Veterans’ battles don’t necessarily end upon return home

Psychiatry prof and Royal Engineers veteran looks to start support group for McGill vets

On November 1, The Royal Canadian Legion announced that this year’s National Silver Cross Mother to Canada would be Anita Cenerini of Winnipeg, Manitoba. The Memorial Cross – more commonly referred to as the Silver Cross – is a symbol of personal loss and sacrifice on behalf of widows and mothers who lose a child on active duty, or whose death is later attributed to such duty.

Cenerini’s son, 22-year-old Pte. Thomas Welch, died by suicide in Petawawa, Ont., in May 2004, less than three months after returning home from his first overseas tour of duty in Afghanistan. It marks the first time the honour has gone to the mother of a soldier who died by suicide.

On November 11, during Remembrance Day ceremonies, Cenerini will place a wreath at the base of the National War Memorial in Ottawa on behalf of all mothers whose children have died during military duty with the Canadian Forces. Fourteen years after his death, Pte. Thomas Welch will finally have his name inscribed in the Book of Remembrance.

Alarming suicide rate

Unfortunately, Pte. Welch’s story is not uncommon among Canadian veterans. A 2017 report by Veteran Affairs Canada looking specifically at suicide, determined that male veterans had a suicide rate that was 40 per cent higher than that of the general population.

Rob Whitley is an Associate Professor of Psychiatry

Even more alarming is the suicide rate among Canadian veterans like Pte. Welch, who are under the age of 25. “Male Veterans under 55 years of age were at a significantly higher risk of death by suicide than the CGP [Canadian General Population], with males under 25 years being at highest risk: 242 per cent higher risk compared to males of the same age in the CGP,” said the study.

“Suicide is complex issue. There’s no single cause or contributing factor,” says Rob Whitley, an Associate Professor of Psychiatry. “The situations some of our veterans have experienced – especially if they’ve been in war zones – are extremely difficult. They’ve seen some horrific things and often their lives have been under threat. The proportion of veterans living with Post-traumatic stress disorder is significantly higher than among the general population.”

Difficult transition

Whitley says that veterans also suffer from other mental disorders, such as depression and anxiety, at a higher rate than people who haven’t served in the military. Possible contributing factors are plentiful.

“Some research shows that there is a lack of transitional support. Veterans are coming back home having been part of a very tightknit community with lots of camaraderie and defined goals,” he says. “When they return home, many of them feel incredibly isolated.”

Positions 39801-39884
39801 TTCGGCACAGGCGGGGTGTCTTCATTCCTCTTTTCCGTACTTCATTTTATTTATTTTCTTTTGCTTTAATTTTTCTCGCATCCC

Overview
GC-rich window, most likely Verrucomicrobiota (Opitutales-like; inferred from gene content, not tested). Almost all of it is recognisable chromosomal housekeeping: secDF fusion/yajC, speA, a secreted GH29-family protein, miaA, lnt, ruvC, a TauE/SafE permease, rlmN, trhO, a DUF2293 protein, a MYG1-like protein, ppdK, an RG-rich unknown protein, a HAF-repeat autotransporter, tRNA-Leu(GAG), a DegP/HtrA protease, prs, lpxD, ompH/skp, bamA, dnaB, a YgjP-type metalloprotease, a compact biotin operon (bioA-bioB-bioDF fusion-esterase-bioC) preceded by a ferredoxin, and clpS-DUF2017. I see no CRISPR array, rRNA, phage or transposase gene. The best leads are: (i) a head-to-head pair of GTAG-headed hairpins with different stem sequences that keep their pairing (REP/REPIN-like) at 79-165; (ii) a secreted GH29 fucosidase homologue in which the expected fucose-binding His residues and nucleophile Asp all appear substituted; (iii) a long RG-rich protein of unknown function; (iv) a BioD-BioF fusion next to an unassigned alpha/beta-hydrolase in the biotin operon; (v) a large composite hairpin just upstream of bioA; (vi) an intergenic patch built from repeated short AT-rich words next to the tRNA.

Finding a job can be particularly stressful. Some veterans learn valuable skills while in service – such as those in the Engineers corps. Others come back with skillsets that are not readily transferable to the workforce. “There is a focus on mental health issues like PTSD, but it is equally important to support veterans to get an education and enter into the workforce so they can have a meaningful life in the community,” says Whitley, who served in the Royal Engineers before going to university. “There needs to be a multi-pronged approach.”

No longer valourized

Another challenge is the way society regards the military. “It can be a shock,” says Whitley, who recently published an article in the Huffington Post on the mental health issues faced by veterans, “especially so in a society or a community where military achievement is not necessarily valourized the way it once was.

“When soldiers came back from the First World War and World War II, there were parades because they were considered heroes,” he continues. “I saw a picture recently of General Arthur Currie’s funeral in Montreal. There were thousands of people lining the streets, standing 10 deep. Most people today couldn’t name a Canadian general.

“So, these soldiers have been deployed to war zones where they put their lives on the line. Then they come back to a society that sometimes seems cold and indifferent to their experiences. Suddenly, you’re back home where your skills are not necessarily needed and your contribution is not necessarily acknowledged.”

Shared community

While there are a number of government programs that assist Canadian veterans, through counseling, training and support groups, Whitley says more needs to be done – by everyone.

“I believe that we shouldn’t always look to the government for answers. Every institution and every individual has a role to play in veteran integration and veteran mental health,” he says. “People like me need to reflect on what we can do to get things going. Bottom-up interventions as much as top-down ones.”

To that end, Whitley is looking to start a support or social group for members of the McGill community who have served or who are currently serving in the Armed Forces. “I’m not quite sure how it should be structured, because not everyone wants to sit in a circle and talk about themselves,” he says. “I see it more as a place where we can gather informally, tell our stories and have a shared sense of identity.”

Aware that much research indicates problems in the transition to civilian life, Rob Whitley is interested in starting a support and social group for current and former members of the military in the McGill community (faculty, students or staff). If you are interested, contact him at robert.whitley@mcgill.ca.

 

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